Millions of pounds of plastic debris washes up on the Gulf of Alaska’s remote shores each year. It washes up faster than it can be collected and clean-up efforts cost millions. That can seem overwhelming for volunteers who are out there year after year, cleaning the same beaches. But, one man doesn’t let that discourage him in the slightest.
Chris Pallister is president of Gulf of Alaska Keeper, an environmental non-profit that focuses on marine debris. It’s been raining all day and his crew of family and friends climb over wet logs, collecting every shred of plastic wedged in the maze of dead trees. Pallister and his wife Patty Zwollo are weighing the trash, then sorting the plastic into more than 150 different categories.
“We’ll have five-gallon jugs, fuel canisters, nets, lines and various categories of that. We have all the beverage bottles which we break into three categories,” Pallister explained.
Even the plastic wads from shotgun shells are individually counted.
“What we’re trying to do is figure out the sources of it. You know at some point, somebody has to pay to clean this stuff up,” Pallister said as he pored over fishing buoys piled on a red tarp. “So you have to have some kind of assessment, who you pin it on, which industry, which countries.”
Zwollo keeps track of the numbers. The data shows the source of the trash and also how fast some of these items are crossing the Pacific Ocean, particularly pieces from the 2011 tsunami in Japan.
Light material like styrofoam peaked in 2012 and has now tapered off to pre-tsunami levels. But, heavier plastics, such as Japanese aquaculture baskets, are still showing up. Pieces of the vibrant containers litter the beach, several of them stuck beneath heavy logs.
This is day two of a six-day trip to clean up Gore Point near the eastern tip of the Kenai Peninsula. It’s relatively short compared to Pallister’s typical 30-day trips. Pallister and his family have been involved in cleaning up beaches since 2002, and he formed Gulf of Alaska Keeper in 2005.
Yesterday, they cleaned up 1,500 pounds. Today, Pallister is expecting much more.
“This is really bad. I think by the time we get done with this little section of beach, we’ll probably pick up maybe 3 tons of debris on a third of a mile,” Pallister noted as he looked down the beach.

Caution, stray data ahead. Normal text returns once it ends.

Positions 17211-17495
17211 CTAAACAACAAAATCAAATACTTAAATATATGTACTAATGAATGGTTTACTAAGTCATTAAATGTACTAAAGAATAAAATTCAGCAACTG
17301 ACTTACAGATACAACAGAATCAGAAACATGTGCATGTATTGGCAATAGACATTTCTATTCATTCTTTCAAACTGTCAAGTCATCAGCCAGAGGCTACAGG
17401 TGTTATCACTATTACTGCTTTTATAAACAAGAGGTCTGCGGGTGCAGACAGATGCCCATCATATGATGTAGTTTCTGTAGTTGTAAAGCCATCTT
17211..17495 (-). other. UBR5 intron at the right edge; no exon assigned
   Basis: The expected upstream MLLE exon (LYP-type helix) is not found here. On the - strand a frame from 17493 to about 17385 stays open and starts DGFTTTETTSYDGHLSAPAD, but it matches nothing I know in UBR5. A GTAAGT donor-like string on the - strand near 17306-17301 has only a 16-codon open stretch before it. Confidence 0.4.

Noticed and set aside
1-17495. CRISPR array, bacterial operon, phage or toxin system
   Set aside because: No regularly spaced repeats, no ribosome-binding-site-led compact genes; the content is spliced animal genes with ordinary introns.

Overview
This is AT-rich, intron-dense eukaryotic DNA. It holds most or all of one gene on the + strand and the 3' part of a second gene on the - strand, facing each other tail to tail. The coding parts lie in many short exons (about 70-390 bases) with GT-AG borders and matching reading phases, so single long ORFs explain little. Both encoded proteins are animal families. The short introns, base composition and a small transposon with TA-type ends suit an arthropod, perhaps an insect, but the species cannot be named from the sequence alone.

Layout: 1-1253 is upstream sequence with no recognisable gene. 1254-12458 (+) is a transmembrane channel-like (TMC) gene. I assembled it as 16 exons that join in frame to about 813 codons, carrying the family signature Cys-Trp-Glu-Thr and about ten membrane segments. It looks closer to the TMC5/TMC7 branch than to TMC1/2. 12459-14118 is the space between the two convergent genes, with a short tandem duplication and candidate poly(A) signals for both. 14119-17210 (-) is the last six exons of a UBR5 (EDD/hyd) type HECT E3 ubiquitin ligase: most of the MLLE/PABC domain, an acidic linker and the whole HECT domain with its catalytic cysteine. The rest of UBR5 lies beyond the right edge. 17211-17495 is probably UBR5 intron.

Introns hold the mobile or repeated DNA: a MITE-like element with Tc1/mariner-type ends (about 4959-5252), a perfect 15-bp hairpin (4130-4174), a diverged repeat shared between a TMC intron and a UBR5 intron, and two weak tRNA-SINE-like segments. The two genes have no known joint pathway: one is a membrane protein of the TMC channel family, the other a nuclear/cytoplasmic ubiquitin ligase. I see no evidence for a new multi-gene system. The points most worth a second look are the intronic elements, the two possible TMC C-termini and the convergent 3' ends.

Plastic washes up faster than it can be picked up. There are places in Prince William Sound, where Pallister also works, that have 20 to 30 tons of plastic per square mile. The remote locations and mountains of plastic make Pallister’s work incredibly expensive.
One summer of beach combing can cost about $1 million. What’s collected is stored in large nylon bags placed above the tide line. Pallister hires helicopters and barges to remove nearly a million pounds of plastic every few years. Those projects can run about $25,000 per day.
Tracking down funding for that work can be a full-time job of its own. Pallister does all his own grant writing and maintains two boats in order to keep the non-profit going. All this can sound pretty defeating.
“All this stuff, who knows. It’ll keep you awake at night if you think about it too much,” Pallister sighed.
Pallister has made several trips to Washington D.C. to testify before Congress, and he said he’s been working with Alaska’s congressional delegation.
There are two bills related to marine debris working their way through Washington D.C. Pallister said things could move quite a bit faster, but he’s pleased decision makers are shifting their attention to the issue. But, until legislative action actually happens, Pallister will continue working to clean up the problem piece by piece.